Saturday, July 12, 2014

Book Review 11. Thirteen Reasons Why

Book: Thirteen Reasons Why
Author: Jay Asher
Genre: Contemporary Fiction
Pages: 304
Published: October 18th, 2007

Summary: Clay Jensen returns home from school to find a mysterious box with his name on it lying on his porch. Inside he discovers thirteen cassette tapes recorded by Hannah Baker, his classmate and crush who committed suicide two weeks earlier.
On tape, Hannah explains that there are thirteen reasons why she decided to end her life. Clay is one of them. If he listens, he'll find out how he made the list.
Through Hannah and Clay's dual narratives, debut author Jay Asher weaves an intricate and heartrending story of confusion and desperation that will deeply affect teen readers.

★ ★ ★ ★ ★

“A lot of you cared, just not enough.” 

Before reading "Thirteen Reasons Why" (which was part of my marathon of books where I read a book a day), I had only read one book by Jay Asher. This book was a shocking depiction of a dead teenage girl sending recordings to all the people who pushed her to do what she did. Overall, I loved it and gobbled it up in an afternoon, waiting on edge to see exactly how Clay was woven in with this girl's messed-up life.

I had read the first two chapters last year at summer camp, but I never got around to making any real progress in the book because the camp ended shortly after I borrowed it, causing me to return this jem. And how glad am I that when I went to the library this morning it caught my eye on the shelf, almost as if it was screaming for me to pick it up and leaf through it. I remember seeing a review somewhere which summed it up perfectly; That you know the end picture, but not the pieces to the puzzle.

The one thing I'd like to say before I get to what I liked and didn't is that this book gets rather mixed reviews. When I skimmed the goodreads reviews, a few people said that this book didn't properly convey what it was like to be so depressed as to kill yourself, while others believed it to be fantastic. I side with the latter. There is not just one type of depression. Saying that a person couldn't be depressed in the light Hannah is just false. Like saying that someone couldn't be happy on a roller coaster just because the most common take is fear.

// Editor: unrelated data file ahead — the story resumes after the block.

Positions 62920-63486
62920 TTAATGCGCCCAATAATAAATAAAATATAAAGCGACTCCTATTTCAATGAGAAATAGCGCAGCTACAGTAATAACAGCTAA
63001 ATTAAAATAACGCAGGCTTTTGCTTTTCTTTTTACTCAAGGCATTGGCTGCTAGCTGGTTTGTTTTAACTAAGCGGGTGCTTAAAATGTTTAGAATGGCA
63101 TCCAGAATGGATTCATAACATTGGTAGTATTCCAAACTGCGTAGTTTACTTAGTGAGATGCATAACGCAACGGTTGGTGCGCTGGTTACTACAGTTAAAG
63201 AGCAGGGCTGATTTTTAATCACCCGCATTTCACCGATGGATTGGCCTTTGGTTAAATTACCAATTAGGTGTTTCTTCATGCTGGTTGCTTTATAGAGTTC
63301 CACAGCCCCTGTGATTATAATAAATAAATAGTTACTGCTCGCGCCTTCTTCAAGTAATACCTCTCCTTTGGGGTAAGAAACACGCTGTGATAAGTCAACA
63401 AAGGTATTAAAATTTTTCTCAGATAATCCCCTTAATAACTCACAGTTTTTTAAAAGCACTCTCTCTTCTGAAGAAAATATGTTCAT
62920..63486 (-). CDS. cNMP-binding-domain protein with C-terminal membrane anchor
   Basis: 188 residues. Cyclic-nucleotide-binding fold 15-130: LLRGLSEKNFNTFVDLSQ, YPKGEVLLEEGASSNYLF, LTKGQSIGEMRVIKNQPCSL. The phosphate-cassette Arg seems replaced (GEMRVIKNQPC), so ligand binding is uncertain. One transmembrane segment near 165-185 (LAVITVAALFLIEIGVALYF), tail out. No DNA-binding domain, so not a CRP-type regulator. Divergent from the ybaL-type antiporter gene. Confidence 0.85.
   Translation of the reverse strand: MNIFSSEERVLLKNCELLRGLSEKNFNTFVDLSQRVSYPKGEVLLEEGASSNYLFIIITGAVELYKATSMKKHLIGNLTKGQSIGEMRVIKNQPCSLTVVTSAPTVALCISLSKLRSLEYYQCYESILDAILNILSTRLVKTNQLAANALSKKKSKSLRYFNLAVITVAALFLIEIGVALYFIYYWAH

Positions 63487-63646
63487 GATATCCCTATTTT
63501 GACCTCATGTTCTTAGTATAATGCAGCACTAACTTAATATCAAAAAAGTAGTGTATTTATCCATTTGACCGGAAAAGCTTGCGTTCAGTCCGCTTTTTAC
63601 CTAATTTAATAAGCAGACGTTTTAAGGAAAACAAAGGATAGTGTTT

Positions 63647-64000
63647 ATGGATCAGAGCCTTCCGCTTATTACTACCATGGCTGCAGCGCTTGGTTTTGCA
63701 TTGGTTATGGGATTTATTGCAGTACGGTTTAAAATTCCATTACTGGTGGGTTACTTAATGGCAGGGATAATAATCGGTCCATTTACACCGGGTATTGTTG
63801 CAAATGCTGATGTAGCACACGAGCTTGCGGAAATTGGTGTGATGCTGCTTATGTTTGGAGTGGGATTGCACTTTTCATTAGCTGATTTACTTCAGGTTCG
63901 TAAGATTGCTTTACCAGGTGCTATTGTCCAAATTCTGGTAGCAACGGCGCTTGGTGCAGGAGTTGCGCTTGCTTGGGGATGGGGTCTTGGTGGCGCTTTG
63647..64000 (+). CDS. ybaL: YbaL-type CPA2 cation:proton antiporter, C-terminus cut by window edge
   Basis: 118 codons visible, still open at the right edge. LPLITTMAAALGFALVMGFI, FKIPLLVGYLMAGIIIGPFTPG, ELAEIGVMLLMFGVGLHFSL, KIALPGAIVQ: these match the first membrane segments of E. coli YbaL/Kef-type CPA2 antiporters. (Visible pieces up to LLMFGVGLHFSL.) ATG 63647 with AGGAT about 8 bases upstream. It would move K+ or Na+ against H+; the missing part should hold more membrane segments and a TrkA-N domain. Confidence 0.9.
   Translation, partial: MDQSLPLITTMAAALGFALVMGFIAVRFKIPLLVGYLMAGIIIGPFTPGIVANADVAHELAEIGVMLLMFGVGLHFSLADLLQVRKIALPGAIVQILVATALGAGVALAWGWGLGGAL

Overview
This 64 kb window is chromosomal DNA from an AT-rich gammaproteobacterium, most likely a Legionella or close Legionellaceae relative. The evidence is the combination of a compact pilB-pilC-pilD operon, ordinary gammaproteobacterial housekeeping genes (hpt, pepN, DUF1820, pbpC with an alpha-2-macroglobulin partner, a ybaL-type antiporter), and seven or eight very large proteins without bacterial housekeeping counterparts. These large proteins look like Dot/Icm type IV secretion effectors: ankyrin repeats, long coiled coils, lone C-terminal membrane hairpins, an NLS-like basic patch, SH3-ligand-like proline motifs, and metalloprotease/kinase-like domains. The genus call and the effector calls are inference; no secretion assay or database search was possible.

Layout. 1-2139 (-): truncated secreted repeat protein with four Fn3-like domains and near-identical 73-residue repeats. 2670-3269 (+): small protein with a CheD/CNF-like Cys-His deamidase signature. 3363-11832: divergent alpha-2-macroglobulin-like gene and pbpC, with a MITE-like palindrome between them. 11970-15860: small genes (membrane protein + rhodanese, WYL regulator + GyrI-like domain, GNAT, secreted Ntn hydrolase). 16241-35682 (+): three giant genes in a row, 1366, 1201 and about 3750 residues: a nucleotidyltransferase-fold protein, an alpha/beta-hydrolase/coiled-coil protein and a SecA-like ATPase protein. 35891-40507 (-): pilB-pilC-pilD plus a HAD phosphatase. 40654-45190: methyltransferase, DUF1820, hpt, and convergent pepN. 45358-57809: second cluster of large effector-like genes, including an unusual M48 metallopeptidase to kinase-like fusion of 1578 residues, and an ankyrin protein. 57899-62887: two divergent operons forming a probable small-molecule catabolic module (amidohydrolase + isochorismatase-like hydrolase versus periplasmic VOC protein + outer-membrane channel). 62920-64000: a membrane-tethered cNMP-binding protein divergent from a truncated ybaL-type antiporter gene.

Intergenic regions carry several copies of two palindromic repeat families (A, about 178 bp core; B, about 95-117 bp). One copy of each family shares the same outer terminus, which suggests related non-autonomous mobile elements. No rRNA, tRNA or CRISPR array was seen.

Some things I loved. . .
Hannah certainly had a level of morbid humor. You could often hear her sarcasm soaking through the tape when she wanted a remark to sting. She also mentioned many things, often in during the beginning of each tape.

"Now, why would a dead girl lie? Hey! That sounds kind of like a joke. Why would a dead girl lie? Answer: Because she can't stand up. . . Go ahead. Laugh. Oh well. I thought it was funny."
"Romeo, oh Romeo. Wherefore art thou, Romeo? . . . Good question Juliet. And I wish I knew the answer."

Those were just two of the little things she said when I skimmed through the book for quotes. I felt like it gave Hannah more depth, and made it seem as though she had really just given up on everything. Plus, it released a slight bit of tension (although obviously not for Clay).

The way Clay and Hannah's voices mixed with each others, hearing Hannah's voice and Clay's thoughts on her words, was great. Obviously not everything could be covered by Hannah, and Clay gave a nice perspective on life in their town. A+!

Some things I disliked. . .
I feel like it was completely Hannah's fault her life got so terrible. There were many times (especially once you got towards the end of the tapes) when she could of done something as simple as just saying "stop" and everything would have sucked a whole boatload less. If she just walked up to one of about a dozen people and said "Get the hell away from me," almost all the books problems could of been solved. I feel like very few people would actually let everything get as far as it did as often as it did. She could of saved herself at any moment, but she didn't. And I get that she was depressed, but not towards the beginning when she could of done it too! That was really the only flaw.

All in all, a great book.

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